His mother, Ida Kearse, was wrought with guilt. Nobody in her family had sickle cell trait, but Lance’s father lived in Canada and had never been tested for the condition. Ida searched her mind, recalling Lance’s birth, hospital stays and doctor’s visits. She couldn’t recall sickle cell trait ever being mentioned.
“I was just so down and bad on myself,” Ida said. “Could I have done something?”
The news locked Kearse in a panic. He read the horror stories about athletes collapsing and dying, their conditions discovered only during the autopsy. But one particular case raised goose bumps: the story of football player Ereck Plancher. The UCF redshirt freshman collapsed and died during a spring conditioning workout a year earlier. Sickle cell trait was later blamed.
Memories instantly flashed into Kearse’s mind, carrying him back to a recruiting visit to UCF’s football team before his senior year of high school. Then-coach George O’Leary eyeballed Kearse’s impressive physique and athleticism. “If you play football this year,” O’Leary’s haunting words echoed in Kearse’s memory, “there’s a good chance I’ll offer you a scholarship.”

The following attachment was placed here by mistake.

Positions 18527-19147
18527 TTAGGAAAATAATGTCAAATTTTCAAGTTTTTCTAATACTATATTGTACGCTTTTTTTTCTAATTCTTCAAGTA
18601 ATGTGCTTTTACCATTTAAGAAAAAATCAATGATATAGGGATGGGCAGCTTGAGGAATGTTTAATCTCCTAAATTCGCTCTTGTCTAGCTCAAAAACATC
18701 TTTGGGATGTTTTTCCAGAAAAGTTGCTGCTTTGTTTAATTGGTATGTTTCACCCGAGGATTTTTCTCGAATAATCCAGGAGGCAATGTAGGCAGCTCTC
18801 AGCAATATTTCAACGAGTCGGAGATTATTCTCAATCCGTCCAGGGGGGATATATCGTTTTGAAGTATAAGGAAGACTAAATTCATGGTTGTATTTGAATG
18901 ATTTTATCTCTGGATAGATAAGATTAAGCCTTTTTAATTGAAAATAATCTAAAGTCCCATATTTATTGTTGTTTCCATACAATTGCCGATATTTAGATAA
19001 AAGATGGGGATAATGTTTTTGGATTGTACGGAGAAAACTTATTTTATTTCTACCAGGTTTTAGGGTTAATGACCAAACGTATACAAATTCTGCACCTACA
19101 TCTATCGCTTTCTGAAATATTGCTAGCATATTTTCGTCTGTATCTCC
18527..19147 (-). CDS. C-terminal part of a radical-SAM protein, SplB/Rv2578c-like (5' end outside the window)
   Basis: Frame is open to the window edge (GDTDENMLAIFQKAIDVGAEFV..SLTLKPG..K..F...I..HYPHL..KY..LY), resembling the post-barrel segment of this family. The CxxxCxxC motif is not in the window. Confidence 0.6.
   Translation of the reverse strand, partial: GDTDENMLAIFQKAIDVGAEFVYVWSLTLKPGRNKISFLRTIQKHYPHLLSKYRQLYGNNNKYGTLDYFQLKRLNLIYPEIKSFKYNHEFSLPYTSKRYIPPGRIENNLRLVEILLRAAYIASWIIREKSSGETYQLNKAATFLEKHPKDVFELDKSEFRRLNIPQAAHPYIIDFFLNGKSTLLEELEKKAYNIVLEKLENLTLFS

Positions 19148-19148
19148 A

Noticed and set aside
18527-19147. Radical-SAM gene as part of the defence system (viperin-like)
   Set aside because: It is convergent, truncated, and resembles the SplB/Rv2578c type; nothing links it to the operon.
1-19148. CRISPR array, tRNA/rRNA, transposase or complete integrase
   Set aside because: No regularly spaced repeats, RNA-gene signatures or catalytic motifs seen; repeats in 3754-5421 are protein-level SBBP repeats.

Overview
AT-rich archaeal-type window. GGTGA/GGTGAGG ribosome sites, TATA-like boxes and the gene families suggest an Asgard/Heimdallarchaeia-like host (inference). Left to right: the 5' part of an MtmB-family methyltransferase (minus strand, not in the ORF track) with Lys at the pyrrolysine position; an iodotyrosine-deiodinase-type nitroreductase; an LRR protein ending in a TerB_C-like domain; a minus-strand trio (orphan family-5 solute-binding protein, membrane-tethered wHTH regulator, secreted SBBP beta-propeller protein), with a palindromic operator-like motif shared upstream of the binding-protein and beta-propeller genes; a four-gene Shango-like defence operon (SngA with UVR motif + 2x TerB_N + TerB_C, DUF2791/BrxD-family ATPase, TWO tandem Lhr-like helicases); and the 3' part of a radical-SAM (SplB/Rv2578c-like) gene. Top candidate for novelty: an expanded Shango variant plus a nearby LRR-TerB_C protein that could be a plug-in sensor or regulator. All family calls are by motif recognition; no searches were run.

The ironic circumstance consumed Kearse. He often feared for his life, but the diagnosis transformed possibility into reality.
“I was faced with a monster that I knew nothing about,” Kearse said. “It was extraterrestrial. It was like, ‘What is this that’s going on?’ I wanted no part with it.”
Kearse tried convincing himself that life offered more than basketball. He could graduate with his business management degree. He could be successful without sports. But that talk was fear overriding desire. Basketball was an essential part of his life. It turned a shy, awkward kid into a confident, joking, social young adult. He couldn’t simply let it go.
Ramirez assured Kearse that he would be safe if they carefully controlled his water intake and diet. Safely managing the condition wouldn’t be difficult. But Kearse also had psychological scars to heal. Stepping onto a basketball court felt like entering a shootout unarmed. He had trouble catching his breath; anxiety paralyzed him.
I could die doing this.
It took a year of experimenting to make Kearse comfortable again. He had to learn to pull back and become a jump shooter rather than attack the basket with relentless aggression. He had to learn to take himself out of the game when his muscles started burning rather than push himself to the point of cramping, which could keep him sidelined for days afterward. In essence, Kearse had to relearn the game.
Ryan, too, had to restructure plans, devising a rotation in which Kearse would play for three minutes, then rest. That management of time and effort could assure that Kearse wouldn’t overextend himself.